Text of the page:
It’s not often that I get excited about a rosé – too many of them are like pale pink spots on a pink wall – but this is the real deal from the south of France. Made by Julie Rouffignac and Gérald Lafont, it’s an intense, deeply coloured number with lots of flavour and concentration to match. Structured and intense, Arbousset is almost a red wine, made from a harmonious cuvée of mostly Grenache with 20% each of Syrah and Cinsault. Juicy redcurrant, strawberry and red cherry fruit is complemented by a nip of savoury tannin.
Food Match: Fish
2020 Weinhaus Sauvignon Blanc Kalkstein, Pfalz( £7.49 until July 12th, 12.4%, Waitrose )
A white wine for Pouilly-Fumé lovers on a budget, especially at the reduced price until next month, this brilliant Sauvignon Blanc comes from the German Pfalz region of all places. Combining aromas of elderflower and nettles, it has a stony, gunflint-scented nose, flavours of kiwi fruit and gooseberry and a dry, racy, low-alcohol finish.
2021 Domaine Maby La Fermade Blanc, Lirac, Rhône( £11.95, 12.5%, Wine Society )
Varietal whites are so popular these days – all those Pinot Grigios, Chardonnays and Sauvignon Blancs – that it’s easy to overlook the charms of blended ones, especially when they’re made from an unusual combination of grapes. This wonderful, unoaked Rhône Valley example from Domaine May combines Clairette with 35% Grenache Blanc and 25% Picpoul and is engagingly fresh, stony and tangy, with citrus, quince and wild herb flavours and lovely mid-palate weight.
2021 Tesco Finest Western Australia Chardonnay, Western Australia( £8, 13%, Tesco )
I’m old enough to remember the days when most Australian Chardonnays were ripe, buttery and oaky. But the last decade or so has witnessed a remarkable transformation in the style of the country’s most famous white grape. This very lightly wooded, great value example from Howard Park shows you what I mean. Textured yet refreshing, with struck match and vanilla spice aromas, waxed lemon and grapefruit flavours and a taut, appealingly refreshing finish.
2021 Domaine Zafeirakis Malagousia, Tirnavos( £12.99, 13%, Waitrose )
This delicious Greek stunner isn’t available in all of Waitrose’s stores, but it’s well worth tracking down. Made from organically farmed Malagousia grapes on schist soils close to Mount Olympus, Christos Zafeirakis’ unoaked white is floral, musky and enticing, with passion fruit, citrus and clementine flavours and stony, refreshing acidity.
2020 Incanta Pinot Noir, Romania( £6.49, 12.5%, Majestic )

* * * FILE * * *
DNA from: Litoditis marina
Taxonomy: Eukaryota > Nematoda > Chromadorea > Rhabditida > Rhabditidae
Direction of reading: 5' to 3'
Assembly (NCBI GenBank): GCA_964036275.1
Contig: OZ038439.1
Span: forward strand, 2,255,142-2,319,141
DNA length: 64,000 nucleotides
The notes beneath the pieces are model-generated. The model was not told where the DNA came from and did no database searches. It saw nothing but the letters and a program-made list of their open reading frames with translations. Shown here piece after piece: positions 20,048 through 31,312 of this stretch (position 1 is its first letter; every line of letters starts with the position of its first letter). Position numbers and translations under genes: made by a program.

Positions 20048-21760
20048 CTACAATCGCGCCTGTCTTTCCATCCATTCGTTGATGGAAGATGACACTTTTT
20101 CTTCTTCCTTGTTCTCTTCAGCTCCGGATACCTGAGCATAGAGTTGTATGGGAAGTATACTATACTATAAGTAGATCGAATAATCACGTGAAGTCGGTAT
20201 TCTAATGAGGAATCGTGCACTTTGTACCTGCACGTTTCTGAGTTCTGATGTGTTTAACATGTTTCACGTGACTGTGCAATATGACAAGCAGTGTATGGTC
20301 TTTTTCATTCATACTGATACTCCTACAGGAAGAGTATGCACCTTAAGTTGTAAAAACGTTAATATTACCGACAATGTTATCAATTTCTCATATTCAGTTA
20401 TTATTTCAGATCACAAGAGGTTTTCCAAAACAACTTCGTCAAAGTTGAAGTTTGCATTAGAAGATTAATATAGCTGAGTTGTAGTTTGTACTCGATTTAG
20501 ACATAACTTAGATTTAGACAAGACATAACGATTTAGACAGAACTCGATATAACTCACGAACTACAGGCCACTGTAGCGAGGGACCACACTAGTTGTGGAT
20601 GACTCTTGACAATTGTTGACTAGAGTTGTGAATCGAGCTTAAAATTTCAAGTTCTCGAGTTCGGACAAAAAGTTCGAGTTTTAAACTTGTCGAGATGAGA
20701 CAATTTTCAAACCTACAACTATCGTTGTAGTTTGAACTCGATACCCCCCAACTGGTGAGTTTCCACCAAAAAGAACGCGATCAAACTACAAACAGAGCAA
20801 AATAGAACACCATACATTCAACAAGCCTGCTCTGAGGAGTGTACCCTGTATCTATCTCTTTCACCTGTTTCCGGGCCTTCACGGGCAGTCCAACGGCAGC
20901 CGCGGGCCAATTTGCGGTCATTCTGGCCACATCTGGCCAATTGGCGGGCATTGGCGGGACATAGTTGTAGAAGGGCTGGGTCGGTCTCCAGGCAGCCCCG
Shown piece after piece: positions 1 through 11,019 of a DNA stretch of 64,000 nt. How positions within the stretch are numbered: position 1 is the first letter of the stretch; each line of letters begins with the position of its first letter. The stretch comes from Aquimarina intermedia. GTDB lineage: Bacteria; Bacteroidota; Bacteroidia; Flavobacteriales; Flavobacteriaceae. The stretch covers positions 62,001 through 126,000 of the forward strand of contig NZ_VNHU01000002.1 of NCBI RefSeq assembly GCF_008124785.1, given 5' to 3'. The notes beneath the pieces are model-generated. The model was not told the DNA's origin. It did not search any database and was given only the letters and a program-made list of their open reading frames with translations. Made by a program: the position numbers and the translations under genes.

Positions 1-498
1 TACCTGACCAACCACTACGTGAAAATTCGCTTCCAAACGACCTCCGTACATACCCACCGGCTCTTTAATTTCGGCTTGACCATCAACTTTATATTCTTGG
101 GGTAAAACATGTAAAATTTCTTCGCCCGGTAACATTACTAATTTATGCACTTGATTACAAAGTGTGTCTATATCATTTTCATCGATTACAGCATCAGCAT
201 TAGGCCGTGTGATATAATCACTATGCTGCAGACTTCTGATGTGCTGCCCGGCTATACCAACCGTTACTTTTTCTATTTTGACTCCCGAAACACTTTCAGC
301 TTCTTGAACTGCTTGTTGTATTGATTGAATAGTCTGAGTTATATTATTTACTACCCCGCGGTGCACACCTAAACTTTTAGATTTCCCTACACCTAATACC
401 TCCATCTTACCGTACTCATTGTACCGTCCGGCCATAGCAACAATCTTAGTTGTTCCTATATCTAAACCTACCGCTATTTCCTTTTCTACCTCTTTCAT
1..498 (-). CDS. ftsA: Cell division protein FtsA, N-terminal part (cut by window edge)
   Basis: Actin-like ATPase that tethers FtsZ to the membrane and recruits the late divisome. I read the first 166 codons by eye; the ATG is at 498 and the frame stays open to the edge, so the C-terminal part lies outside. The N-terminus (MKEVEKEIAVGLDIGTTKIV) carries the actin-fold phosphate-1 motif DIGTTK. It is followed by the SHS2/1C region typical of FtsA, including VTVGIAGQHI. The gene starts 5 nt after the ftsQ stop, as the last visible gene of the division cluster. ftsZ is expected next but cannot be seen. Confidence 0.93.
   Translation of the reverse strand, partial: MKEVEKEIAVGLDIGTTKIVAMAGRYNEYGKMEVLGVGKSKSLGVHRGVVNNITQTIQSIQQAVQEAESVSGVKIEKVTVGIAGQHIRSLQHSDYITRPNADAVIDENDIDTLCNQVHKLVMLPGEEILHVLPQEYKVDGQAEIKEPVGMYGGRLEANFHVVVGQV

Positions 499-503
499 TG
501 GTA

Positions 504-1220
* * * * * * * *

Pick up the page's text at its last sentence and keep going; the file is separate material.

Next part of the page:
Given the high prices of top red Burgundy these days, we Pinot Noir lovers are always on the lookout for more affordable examples of our favourite red grape. Chile is a good place to start, but I don’t think it can compete with the quality of this Romanian red. Sourced as an exclusive parcel for Majestic, it tastes as good as it looks. Racy, supple and perfumed, with raspberry, pomegranate and wild strawberry flavours, tangy acidity and fine-grained tannins. Remarkable at £6.49.
2020 Creation Chardonnay, Walker Bay( £12.99, 13.5%, Majestic )
Winemaker Jean-Claude Martin calls this his “village wine”, produced from 11 different blocks at Creation, tucked away at the top end of the painterly Hemel-en-Aarde Valley. Deftly wooded in 10% new barrels, it has an engaging combination of citrus, pear, nutmeg and beeswax flavours lifted by acidity. A very impressive Cape white from a Chardonnay master.
NV Fournier Père et Fils Patient Cottat Anciennes Vignes Pouilly-Fumé, Pouilly-Fumé, Loire Valley( £15, 13%, Tesco )
People who work in wine tend to be a bit sniffy about Sauvignon Blanc, partly because they’re tired of tasting bland examples from all over the world. But when the variety is good, it can be truly magnificent. This unwooded, non-vintage example from the excellent Fournier Père et Fils winery is flinty, focused and tangy with wet stone and nettle aromas, lemon zest and grapefruit flavours and a thrillingly bone-dry finish.
2020 Laurent Miquel La Vérité, IGP Pays d'Oc, Occitanie( £17.99, 14.5%, Waitrose )
Every bit as good as the much more vaunted (and expensive) wines of Condrieu in the northern Rhône, this is an appealingly rich, scented, heady Viognier from the Languedoc that still manages to keep its feet on the ground. Peach, citrus and honeysuckle notes are framed by nuanced, spicy oak and supported by acidity. Exotic, palate-coating stuff.
2021 Luis Felipe Edwards Macerao Naranjo Orange Wine, Itata Valley( £8.99, 13.5%, Waitrose )
It’s good to see a well-made orange wine making it into the Chilean mainstream thanks to Luis Felipe Edwards. And this is definitely at the cleaner, less funky end of the spectrum. Macerated on skins for 90 days, it’s an unfiltered Moscatel de Alejandría from the undulating, spectacularly beautiful Itata Valley, with black tea, honey and orange zest flavours and bright, tangy acidity.
2019 Martín Códax Cantigas Albariño, Rías Baixas( £15.99, 13%, Majestic )
Albariño is fast becoming one of my favourite grapes, not only in its native Portugal and north-west Spain, but in Uruguay and Argentina too. It’s a variety that’s drinkable young but ages really well too. This wine from Katia Álvarez and Martín Códax is a single vineyard expression that looks as good it tastes. Tangy, crisp and wonderfully focused, with citrus, green apple and sea salt flavours, wonderful texture and enduring palate length. Seafood heaven.
2021 Tesco Finest Tingleup Riesling, Great Southern, Western Australia( £9, 13%, Tesco )
One of those wines that’s so good I still want to stop strangers in the street and tell them about it after all these years, Tingelup Riesling has been one of the very best – and best value – wines in the Tesco lineup for as long as I can remember. Made by ace winemaker Janice McDonald of Howard Park in Western Australia, it’s wonderfully tangy, bone dry Aussie white with lime and waxed lemon peel intensity, stony, mouth-watering acidity and a long tapering finish.